Matthew DiLallo (Magellan Midstream Partners): Magellan Midstream Partners operates the longest refined petroleum products pipeline system in the country, supplying America's midsection with the fuel needed to drive the economy forward. In addition, it also transports crude oil and ammonia, as well as storing and exporting petroleum products. The company primarily generates fee-based income from these activities, which supplies it with very steady cash flow, roughly 80% of which it distributes to investors in a payout that currently yields 6.4%.

Magellan Midstream takes the money it doesn't return to investors, as well as using its strong balance sheet, to invest in expanding its midstream business. The company currently has $2.5 billion of growth projects under construction, including a new oil pipeline out of the Permian, which should drive its cash flow higher over the next two years. Because of that, Magellan Midstream anticipates that it can increase its distribution to investors by 5% to 8% in both 2019 and 2020. Meanwhile, the company is working on more than $500 million of additional growth projects -- including recently proposing to expand an existing oil pipeline from Colorado to Oklahoma as well as building a new one from Oklahoma to Houston -- to drive growth in future years. 

With a business that generates steady cash flow and a solid financial profile, Magellan Midstream's current high-yielding payout is on solid ground. Add that income stability, and it's one of the top income stocks around.

Helping drill dividends out of the ground

Dan Caplinger (Schlumberger): The stock market correction has revealed a lot of opportunities in the dividend stock realm, and few have been more plentiful than in the energy sector. With prices of crude oil on the decline, stocks of many oil and gas exploration and production companies have been under pressure, and that's carried over into the realm of oil services stocks like Schlumberger.

Even as an industry leader in providing the materials, equipment, and specialized services needed to help producers get up and running, Schlumberger faces the same threat from what's emerging as a potential glut in the oil market. Those concerns have been particularly acute in the U.S., where dramatic increases in production capabilities have resulted in record output and have sent prices of domestic crude to extremely large discounts compared to global markets.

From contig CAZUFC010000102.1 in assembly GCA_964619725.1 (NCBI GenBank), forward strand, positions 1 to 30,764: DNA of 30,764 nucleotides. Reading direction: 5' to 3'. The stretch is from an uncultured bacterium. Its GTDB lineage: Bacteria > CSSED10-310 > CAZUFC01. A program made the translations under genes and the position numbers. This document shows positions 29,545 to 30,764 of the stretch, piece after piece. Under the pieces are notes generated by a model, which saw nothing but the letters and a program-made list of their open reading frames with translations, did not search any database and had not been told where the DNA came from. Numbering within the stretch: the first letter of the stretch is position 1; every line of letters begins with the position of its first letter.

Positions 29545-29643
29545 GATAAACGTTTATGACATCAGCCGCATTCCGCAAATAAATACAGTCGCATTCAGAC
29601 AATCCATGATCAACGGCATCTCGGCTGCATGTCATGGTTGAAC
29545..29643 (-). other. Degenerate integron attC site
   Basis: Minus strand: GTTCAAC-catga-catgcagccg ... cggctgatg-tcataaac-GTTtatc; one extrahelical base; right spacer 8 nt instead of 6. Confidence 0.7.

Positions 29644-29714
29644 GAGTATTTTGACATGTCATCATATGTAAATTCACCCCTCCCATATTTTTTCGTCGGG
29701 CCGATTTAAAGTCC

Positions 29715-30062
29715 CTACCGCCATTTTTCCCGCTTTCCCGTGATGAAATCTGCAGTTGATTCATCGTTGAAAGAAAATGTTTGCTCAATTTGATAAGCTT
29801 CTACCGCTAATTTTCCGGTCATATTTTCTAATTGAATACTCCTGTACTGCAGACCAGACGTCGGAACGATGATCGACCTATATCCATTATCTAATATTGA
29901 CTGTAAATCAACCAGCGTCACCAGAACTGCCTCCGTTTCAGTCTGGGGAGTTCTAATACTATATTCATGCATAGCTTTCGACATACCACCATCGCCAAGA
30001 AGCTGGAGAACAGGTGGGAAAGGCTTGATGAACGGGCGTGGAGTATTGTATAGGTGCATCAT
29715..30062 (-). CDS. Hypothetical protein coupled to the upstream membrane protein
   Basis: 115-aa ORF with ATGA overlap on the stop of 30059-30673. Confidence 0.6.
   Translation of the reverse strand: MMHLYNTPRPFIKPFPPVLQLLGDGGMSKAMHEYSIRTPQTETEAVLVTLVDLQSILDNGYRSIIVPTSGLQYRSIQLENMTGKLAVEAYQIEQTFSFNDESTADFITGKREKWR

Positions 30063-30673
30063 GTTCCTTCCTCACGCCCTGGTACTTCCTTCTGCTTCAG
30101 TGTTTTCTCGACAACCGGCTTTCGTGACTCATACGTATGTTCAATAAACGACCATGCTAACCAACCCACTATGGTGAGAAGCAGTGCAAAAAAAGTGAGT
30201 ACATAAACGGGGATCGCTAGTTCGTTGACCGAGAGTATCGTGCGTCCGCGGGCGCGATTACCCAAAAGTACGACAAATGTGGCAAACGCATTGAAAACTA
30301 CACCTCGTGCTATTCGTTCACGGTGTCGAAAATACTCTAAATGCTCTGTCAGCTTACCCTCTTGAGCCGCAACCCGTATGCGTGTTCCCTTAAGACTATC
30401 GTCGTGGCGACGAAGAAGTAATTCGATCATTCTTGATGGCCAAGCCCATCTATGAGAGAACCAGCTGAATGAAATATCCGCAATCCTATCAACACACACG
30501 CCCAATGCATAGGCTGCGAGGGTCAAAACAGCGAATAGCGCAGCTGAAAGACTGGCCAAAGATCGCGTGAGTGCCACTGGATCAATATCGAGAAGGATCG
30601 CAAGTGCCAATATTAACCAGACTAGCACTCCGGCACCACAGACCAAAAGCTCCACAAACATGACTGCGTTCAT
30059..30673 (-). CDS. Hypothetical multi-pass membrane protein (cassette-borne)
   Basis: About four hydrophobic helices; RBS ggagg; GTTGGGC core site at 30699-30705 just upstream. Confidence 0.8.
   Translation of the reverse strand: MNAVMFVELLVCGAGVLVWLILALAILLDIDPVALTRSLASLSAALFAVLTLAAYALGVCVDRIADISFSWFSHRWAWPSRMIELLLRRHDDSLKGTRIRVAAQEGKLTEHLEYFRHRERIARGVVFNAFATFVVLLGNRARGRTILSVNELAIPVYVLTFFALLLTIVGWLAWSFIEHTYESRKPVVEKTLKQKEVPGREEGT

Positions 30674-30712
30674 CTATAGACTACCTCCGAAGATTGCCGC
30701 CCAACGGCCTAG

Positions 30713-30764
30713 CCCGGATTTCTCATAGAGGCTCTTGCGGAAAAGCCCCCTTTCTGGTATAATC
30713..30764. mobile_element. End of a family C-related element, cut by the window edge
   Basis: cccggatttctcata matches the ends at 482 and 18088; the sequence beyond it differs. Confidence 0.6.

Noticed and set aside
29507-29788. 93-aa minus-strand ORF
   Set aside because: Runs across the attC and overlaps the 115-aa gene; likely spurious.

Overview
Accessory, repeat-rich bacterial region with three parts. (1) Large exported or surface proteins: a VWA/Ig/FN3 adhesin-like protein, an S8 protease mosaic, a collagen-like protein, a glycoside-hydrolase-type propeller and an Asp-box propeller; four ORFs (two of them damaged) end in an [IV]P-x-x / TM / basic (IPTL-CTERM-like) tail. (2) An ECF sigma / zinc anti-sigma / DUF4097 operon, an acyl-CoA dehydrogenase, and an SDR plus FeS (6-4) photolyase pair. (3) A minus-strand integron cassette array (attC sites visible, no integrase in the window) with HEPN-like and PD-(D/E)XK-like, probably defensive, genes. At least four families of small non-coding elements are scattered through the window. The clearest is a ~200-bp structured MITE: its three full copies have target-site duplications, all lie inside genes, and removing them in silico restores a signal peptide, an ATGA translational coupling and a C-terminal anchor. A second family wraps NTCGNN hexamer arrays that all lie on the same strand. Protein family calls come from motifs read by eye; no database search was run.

Yet Schlumberger itself is optimistic about the prospects for a quick turnaround for oil. As CEO Paal Kibsgaard recently told shareholders, international production still accounts for four-fifths of total supply, and many energy producers globally have taken the focus away from maximizing current output in favor of a longer-term perspective that allows them to be more opportunistic. Moreover, even if innovative production in areas like shale oil plays keeps climbing, Schlumberger will be in position to serve that growing market.

With share prices having slid almost 40% so far in 2018, now's a good time to start looking at Schlumberger's value proposition as well as its 4.4% dividend yield.

Dan Caplinger has no position in any of the stocks mentioned. Jason Hall owns shares of Brookfield Infrastructure Partners. Matthew DiLallo owns shares of Brookfield Infrastructure Partners. The Motley Fool recommends Brookfield Infrastructure Partners and Magellan Midstream Partners. The Motley Fool has a disclosure policy.